New prosecutor clears 60 in graft probe despite grave suspicions
Sunday, 04 May 2014 , Written by « todayszaman »   

The İstanbul Chief Public Prosecutor's Office ruled on Friday that there are no grounds for legal action against 60 suspects -- including a former minister's son and a pro-government owner of a construction company -- in the Housing Development Administration of Turkey (TOKİ) file of the corruption and bribery investigation that become public on Dec. 17, 2013.

The graft investigation was carried out by Prosecutor Ekrem Aydıner, who was assigned to deal with the graft probe after the other few prosecutors who launched the probe had been removed from the case in a controversial move.

The suspects include former Environment and Urban Planning Minister Erdoğan Bayraktar's son Abdullah Oğuz Bayraktar and construction mogul Ali Ağaoğlu.

The suspects are included in the TOKİ branch of the major graft probe but the decision that there are no grounds for legal action against the suspects means that the claims of corruption and bribery in TOKİ deals will no longer be investigated.

Aydıner said that the evidence used to implicate the suspects in corruption and bribery was illegally obtained. “Unlimited methods which are against the law and ignore defendants' rights cannot be pursued in order to obtain hard facts in criminal procedures,” said Aydıner, maintaining that evidence acquired via wiretaps conducted without a court order is illegal.

Former Minister Bayraktar's son was detained as part of the corruption investigation but was later released pending trial. The minister announced his resignation on Dec. 25 of last year during a televised program on NTV, a week after his son had been detained in the probe which involved bureaucrats, businessmen and the sons of three ministers. He said that he decided to quit both as a minister and as a deputy. The primary investigation is continuing into allegations of bribes paid to top Turkish officials by a criminal gang helping Iran to exploit a loophole in the West's sanctions regime against the Islamic republic. Using the loophole, Iran was for a time able to purchase gold with oil and gas revenues. The Iran gold case has been the main focus of interest in the graft scandal, given the international dimension and the broader accusations of corruption against three former ministers and the head of a public bank. All the accused have denied wrongdoing. Those questioned in the initial sweep in the construction case included the mayor of İstanbul's Fatih municipality, which includes the city's historic peninsula, and Murat Kurum, the general manager of real estate firm Emlak Konut GYO, partly owned by state housing developer TOKİ.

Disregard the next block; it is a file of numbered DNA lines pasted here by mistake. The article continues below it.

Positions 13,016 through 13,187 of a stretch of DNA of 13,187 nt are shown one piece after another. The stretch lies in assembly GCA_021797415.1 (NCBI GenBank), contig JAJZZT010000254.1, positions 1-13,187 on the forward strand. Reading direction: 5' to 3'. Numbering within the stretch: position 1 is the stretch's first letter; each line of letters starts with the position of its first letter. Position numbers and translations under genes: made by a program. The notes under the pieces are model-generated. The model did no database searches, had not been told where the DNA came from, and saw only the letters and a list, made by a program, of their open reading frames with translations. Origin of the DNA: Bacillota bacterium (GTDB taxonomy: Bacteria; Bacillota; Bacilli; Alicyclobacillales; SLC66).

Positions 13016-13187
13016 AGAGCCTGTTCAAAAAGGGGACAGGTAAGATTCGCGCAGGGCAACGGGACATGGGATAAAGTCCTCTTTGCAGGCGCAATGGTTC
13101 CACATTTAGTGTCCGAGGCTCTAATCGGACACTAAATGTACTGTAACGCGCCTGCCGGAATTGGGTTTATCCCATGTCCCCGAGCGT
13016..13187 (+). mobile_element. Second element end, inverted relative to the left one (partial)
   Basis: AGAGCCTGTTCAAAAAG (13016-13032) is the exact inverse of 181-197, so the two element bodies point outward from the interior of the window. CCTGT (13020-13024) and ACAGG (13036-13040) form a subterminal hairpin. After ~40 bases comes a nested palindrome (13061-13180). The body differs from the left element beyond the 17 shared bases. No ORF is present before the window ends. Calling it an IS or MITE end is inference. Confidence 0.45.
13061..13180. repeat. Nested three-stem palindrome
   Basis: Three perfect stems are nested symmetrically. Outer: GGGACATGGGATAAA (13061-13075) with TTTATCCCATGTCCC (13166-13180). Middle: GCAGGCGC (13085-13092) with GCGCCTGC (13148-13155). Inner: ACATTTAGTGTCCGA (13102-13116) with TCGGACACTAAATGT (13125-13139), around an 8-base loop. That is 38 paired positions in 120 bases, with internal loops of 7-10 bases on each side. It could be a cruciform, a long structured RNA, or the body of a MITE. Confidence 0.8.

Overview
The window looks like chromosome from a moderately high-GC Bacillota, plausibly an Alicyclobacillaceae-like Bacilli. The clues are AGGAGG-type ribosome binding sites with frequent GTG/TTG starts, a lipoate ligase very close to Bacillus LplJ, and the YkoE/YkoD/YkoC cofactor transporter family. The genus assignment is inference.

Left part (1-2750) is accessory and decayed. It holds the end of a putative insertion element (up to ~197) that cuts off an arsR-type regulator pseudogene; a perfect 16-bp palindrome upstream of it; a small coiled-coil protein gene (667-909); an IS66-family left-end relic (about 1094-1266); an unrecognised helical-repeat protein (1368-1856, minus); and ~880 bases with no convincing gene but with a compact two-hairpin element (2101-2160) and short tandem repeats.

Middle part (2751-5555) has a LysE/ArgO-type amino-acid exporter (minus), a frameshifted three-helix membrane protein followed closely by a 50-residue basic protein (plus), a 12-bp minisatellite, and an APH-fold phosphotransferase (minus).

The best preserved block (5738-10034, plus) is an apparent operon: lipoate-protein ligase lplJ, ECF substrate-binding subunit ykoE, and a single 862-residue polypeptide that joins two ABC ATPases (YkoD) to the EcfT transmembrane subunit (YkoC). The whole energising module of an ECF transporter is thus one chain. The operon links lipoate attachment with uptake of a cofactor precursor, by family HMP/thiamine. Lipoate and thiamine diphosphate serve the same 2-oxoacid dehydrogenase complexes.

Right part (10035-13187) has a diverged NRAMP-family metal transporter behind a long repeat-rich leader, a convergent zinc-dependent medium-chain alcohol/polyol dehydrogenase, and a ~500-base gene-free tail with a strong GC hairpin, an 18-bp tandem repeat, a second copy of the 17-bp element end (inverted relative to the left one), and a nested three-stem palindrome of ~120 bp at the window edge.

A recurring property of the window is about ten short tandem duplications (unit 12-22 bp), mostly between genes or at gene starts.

After the prosecutor office's decision not to prosecute, main opposition Republican People's Party (CHP) leader Kemal Kılıçdaroğlu said that the decision came as no surprise as the prosecutors and judges who were in charge in the investigation have been removed from their posts. Speaking to reporters in İstanbul on Friday, Kılıçdaroğlu stressed that graft probe investigations would not end in a way that the public would like.

On the morning of Dec. 17, Turkey woke up to news of a bribery and corruption operation in which simultaneous operations were launched in İstanbul and Ankara after an investigation that included allegations of illegal construction in protected zones along with bribery and money laundering.

The operations, which were carried out on the orders of the İstanbul Public Prosecutor's Office, resulted in the arrest of 49 people, including Barış Güler, the son of former Interior Minister Muammer Güler, Salih Kaan Çağlayan, the son of former Economy Ministry Zafer Çağlayan, Iranian businessman Reza Zarrab, Halkbank General Director Süleyman Aslan, Fatih Municipality Mayor Mustafa Demir, Abdullah Oğuz Bayraktar and Ali Ağaoğlu. In addition, the Financial Crimes Investigation Board (MASAK) also sent a report to the İstanbul Police Department regarding suspicious money transfers.

The government has intensified its efforts to stall the investigations since the operation on Dec. 17 and thousands of public officials, mostly in police departments and the judiciary, have been reassigned. Later, a controversial bill on the Supreme Board of Judges and Prosecutors (HSYK), which subordinates the entire judiciary to the government, was passed by Parliament.

On Dec. 18 of last year, five police department heads in charge of the anti-corruption operation were removed from their positions. Later, the removal of certain officials from their positions took place in other cities, and on the same day 33 police chiefs were removed from their posts. The interventions, it turned out, were not limited to the police. On Dec. 26, prosecutor Muammer Akkaş was removed from the corruption, bribery and money laundering operation that had begun over a year earlier. Akkaş said that he had been “prevented from carrying out this investigation.”

In Jan. 16 of this year, Justice Minister Bekir Bozdağ reshuffled the first chamber of the HSYK and then relocated 20 İstanbul prosecutors. The HSYK then removed 19 prosecutors and one judge from a variety of cases they had been following and overseeing, including the Ergenekon and Balyoz coup trials and the corruption investigation.


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